Home > Articles > Operating Systems, Server > Solaris

  • Print
  • + Share This
Like this article? We recommend

Like this article? We recommend

Applying Architectural Principles

Supporting key components of the sample ISP architectural model are architectural principles, as shown earlier and again in FIGURE 6. Architectural principles are major design considerations that help you qualify advantages and disadvantages of each design option, so that you arrive at a solution that best fits business requirements, functional requirements, and available technology.

FIGURE 6 ISP Architectural Model

We categorize architectural principles into eight areas: scalability, availability, reliability, manageability, adaptability, security, performance, and open system. Although there are other design principles you might need to use or consider, we focus on these as most critical.

Consider each of these principles (and any others that apply) when evaluating design issues and trade-offs for key components. For example, apply scalability to different layers within an architecture. You could address it at the network, system, and application layers. Failing to address scalability at each layer could result in nonoptimal scalability for an architecture.

Ultimately, some architectural principles may not apply to your design. However, it's important initially to consider them as part of the design process, especially for large-scale environments with higher levels of complexity. For example, if cost is a significant design constraint, then adding expensive layers of redundancy to enhance availability is most likely not applicable.

Scalability

Scalability is the ability to add additional resources, for example, routers, switches, servers, memory, disks, and CPUs to an architecture without redesigning it. A good design takes into account the need for scalability so that, within reason, as a business grows and user demand increases, new computing resources can be added on demand. Some customers have a clear idea of their plans for growth and indicate such at the beginning, while others may need you to suggest and build in scalability, based upon your interpretation of their current and future business requirements.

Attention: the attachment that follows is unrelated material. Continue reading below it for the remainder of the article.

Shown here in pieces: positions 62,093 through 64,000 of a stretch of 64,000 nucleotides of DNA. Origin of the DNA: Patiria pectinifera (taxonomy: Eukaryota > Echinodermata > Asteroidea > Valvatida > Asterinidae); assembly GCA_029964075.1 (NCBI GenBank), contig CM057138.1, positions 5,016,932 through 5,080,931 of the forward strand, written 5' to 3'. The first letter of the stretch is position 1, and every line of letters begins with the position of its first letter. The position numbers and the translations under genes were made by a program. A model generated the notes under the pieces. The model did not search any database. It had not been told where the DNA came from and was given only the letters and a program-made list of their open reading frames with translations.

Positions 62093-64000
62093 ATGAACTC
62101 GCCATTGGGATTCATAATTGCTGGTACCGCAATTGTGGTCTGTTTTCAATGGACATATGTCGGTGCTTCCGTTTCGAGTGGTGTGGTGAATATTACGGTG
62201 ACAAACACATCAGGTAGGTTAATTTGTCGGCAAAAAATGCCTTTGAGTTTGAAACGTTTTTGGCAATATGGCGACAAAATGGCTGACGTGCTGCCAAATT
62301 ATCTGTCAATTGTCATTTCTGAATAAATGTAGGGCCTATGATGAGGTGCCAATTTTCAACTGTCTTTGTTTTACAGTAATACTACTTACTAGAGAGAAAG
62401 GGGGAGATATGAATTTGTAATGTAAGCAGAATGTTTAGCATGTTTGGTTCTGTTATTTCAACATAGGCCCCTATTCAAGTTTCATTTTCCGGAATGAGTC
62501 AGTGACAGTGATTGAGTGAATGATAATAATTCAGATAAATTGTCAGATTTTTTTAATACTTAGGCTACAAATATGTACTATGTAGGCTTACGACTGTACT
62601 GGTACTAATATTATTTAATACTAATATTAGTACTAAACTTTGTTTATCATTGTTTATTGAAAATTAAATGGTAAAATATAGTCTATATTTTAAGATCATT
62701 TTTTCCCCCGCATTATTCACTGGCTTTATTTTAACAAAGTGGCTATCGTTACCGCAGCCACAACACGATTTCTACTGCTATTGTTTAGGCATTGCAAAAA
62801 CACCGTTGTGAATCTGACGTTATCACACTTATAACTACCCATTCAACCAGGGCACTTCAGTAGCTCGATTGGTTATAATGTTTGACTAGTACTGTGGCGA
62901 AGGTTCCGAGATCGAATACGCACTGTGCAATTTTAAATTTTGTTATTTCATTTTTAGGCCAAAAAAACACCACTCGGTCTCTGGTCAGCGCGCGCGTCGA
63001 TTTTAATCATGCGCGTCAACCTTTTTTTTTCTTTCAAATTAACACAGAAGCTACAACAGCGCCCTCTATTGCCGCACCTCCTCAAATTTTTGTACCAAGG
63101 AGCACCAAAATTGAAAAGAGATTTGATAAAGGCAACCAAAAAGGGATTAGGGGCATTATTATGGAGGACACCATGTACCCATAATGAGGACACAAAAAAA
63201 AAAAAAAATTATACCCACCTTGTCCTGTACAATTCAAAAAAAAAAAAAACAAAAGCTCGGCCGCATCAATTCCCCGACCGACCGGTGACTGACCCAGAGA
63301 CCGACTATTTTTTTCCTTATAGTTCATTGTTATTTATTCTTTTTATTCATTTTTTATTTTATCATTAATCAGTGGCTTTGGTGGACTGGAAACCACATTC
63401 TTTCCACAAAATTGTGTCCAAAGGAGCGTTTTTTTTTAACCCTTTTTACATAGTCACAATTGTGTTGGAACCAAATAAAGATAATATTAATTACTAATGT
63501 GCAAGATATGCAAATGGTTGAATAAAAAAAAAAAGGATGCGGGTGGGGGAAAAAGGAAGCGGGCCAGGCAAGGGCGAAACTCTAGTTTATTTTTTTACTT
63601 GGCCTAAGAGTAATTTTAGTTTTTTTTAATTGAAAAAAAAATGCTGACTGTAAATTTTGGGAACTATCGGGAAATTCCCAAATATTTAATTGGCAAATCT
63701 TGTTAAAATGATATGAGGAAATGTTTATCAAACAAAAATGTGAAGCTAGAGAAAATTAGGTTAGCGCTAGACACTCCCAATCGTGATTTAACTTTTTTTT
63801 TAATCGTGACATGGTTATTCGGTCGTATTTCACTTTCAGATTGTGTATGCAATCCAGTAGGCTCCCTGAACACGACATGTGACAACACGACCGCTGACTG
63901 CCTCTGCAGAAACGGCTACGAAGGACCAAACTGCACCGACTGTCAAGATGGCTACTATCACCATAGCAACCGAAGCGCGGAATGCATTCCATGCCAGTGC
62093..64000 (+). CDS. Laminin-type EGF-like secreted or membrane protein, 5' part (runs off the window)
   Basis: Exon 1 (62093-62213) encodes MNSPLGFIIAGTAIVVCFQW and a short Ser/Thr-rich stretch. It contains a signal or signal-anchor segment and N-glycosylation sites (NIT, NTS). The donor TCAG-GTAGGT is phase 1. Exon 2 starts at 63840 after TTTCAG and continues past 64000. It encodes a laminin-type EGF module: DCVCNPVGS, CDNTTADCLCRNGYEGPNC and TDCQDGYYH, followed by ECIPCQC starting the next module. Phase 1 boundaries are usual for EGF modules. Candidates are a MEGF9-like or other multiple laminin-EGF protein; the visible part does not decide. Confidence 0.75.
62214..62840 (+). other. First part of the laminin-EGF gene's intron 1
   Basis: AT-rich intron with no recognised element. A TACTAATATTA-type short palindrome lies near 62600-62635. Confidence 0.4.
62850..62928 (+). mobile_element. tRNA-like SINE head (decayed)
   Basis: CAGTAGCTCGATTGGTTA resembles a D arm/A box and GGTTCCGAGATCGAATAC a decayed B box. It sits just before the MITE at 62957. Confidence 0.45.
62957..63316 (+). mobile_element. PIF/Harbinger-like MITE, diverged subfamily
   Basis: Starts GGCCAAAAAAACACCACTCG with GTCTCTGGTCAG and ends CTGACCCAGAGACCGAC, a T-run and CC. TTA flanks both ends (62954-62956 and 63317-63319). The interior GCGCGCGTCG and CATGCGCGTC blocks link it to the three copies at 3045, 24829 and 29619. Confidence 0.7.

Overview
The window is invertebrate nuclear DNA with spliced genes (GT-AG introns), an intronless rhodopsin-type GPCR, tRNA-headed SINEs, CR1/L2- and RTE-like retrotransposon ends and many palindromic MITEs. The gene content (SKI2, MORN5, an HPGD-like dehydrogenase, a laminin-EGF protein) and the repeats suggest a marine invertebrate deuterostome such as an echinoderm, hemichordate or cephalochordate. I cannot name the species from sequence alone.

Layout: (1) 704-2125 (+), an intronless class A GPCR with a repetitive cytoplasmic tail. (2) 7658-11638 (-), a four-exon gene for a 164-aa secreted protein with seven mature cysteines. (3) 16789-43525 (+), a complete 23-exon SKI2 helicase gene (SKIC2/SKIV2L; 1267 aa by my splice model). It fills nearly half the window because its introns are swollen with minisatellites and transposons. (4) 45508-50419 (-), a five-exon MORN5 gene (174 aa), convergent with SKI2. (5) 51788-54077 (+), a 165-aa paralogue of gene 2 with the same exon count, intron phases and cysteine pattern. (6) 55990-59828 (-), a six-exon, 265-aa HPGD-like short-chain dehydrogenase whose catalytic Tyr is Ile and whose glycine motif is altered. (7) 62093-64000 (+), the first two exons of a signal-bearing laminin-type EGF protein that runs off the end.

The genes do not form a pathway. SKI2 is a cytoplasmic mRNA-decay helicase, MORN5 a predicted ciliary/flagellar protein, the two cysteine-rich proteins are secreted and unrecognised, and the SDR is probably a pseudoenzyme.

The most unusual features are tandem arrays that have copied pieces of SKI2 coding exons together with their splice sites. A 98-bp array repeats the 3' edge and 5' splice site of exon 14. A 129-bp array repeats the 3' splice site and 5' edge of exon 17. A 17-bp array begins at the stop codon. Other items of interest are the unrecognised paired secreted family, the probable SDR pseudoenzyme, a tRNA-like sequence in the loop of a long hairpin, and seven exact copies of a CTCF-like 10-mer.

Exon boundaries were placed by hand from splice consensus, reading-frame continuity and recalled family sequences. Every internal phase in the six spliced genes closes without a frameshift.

When you address scalability, we recommend using the following scaling models, depending upon which one is applicable to your design. These are simplified models that address scaling for both hardware and software at the same time during the architecture design process.

TABLE 1 Scaling Model for Servers

Scaling Model

Vertical

Horizontal

System Type:

Single Large System

Multiple Small Systems

Software Type:

Multithreaded applications

Single-threaded applications

To Scale:

Add CPU, memory, disk, and I/O

Add additional systems


Both models apply to key components. Each major component within an infrastructure, for example, network, system, application, storage, etc., has its own scaling model.

Vertical Scalability

Multithreaded applications are more complex in their scaling model. Typically, the first line of scaling within a single system for a multithreaded application within a single system is to achieve the maximum vertical scalability by adding more resources such as CPU, memory, and I/O. Vertical scaling is appropriate for applications that scale well within a single large server, such as database servers.

TIP

Scale multithreaded applications vertically first. When maximum vertical scaling is achieved, scale the same applications using horizontal scaling techniques, for example, running the applications on multiple boxes behind a load balancer.

Horizontal Scalability